Regulation of Proto-Oncogene Expression During T Lymphocyte Activation and Proliferation
The proliferation of T lymphocytes is regulated in part through their membrane receptors for antigen and for T cell growth factor (interleukin 2, IL-2). Stimulation of resting T cells by specific antigen or by mitogenic cells (phytohemagglutinin, concanavalin A) in the presence of accessory cells bearing surface antigens encoded by genes in the major histocompatibility complex (MHC) locus induces T cells to express receptors for IL-2 and (some but not all T cells) to secrete this growth factor. The interaction of IL-2 with its cellular receptor on antigen- or lectin-activated T cells subsequently results in expression of transferrin receptors. Binding of serum transferrin to its receptor in late G1 phase of the cell cycle is then required for T cells to undergo the G1 → S phase transition, thereby initiating DNA synthesis and resulting ultimately in cell division. Other growth factors, including insulin and insulin-like growth factors, do not appear necessary, at least for short-term growth of T cells (reviewed in 1–3).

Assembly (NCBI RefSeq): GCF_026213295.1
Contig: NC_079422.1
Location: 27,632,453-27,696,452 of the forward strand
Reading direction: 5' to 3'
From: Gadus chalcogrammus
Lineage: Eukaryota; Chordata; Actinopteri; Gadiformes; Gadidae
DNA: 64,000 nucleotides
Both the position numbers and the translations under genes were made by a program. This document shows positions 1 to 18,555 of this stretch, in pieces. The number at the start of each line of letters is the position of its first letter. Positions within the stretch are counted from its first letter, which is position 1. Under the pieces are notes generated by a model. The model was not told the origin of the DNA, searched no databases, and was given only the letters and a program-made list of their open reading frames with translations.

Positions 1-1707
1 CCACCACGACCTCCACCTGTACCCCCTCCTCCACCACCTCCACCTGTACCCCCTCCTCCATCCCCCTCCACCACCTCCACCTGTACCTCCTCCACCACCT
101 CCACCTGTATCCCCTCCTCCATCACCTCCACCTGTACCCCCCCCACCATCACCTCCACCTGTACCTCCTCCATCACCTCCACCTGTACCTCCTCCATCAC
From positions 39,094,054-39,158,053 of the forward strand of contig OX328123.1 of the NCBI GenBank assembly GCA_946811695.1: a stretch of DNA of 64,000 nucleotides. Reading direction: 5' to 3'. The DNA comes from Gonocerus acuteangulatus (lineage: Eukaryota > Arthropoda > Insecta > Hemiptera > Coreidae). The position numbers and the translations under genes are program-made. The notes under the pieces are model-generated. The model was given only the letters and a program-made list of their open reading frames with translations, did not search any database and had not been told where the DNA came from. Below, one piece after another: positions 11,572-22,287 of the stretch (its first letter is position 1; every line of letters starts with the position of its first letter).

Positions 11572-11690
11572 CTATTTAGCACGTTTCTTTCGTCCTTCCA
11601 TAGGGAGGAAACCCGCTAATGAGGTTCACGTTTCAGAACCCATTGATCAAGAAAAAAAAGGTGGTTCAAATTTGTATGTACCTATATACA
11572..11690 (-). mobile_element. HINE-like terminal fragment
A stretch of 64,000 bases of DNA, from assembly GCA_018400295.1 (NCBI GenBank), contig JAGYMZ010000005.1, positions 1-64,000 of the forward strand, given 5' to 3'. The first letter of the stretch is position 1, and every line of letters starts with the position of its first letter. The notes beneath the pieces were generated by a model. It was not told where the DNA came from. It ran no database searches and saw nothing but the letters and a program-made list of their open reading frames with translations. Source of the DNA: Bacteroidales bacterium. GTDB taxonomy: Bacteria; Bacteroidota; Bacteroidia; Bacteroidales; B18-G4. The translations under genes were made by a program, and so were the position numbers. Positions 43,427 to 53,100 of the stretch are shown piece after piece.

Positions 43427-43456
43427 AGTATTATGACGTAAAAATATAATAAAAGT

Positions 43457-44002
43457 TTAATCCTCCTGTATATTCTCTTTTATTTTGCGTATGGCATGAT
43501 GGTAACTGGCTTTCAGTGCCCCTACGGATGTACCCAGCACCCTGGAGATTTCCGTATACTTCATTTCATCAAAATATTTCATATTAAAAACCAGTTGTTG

KeywordsTransferrin Receptor Accessory Cell Unstimulated Peripheral Blood Mononuclear Cell Mitogenic Lectin Lymphocyte Mitogenesis
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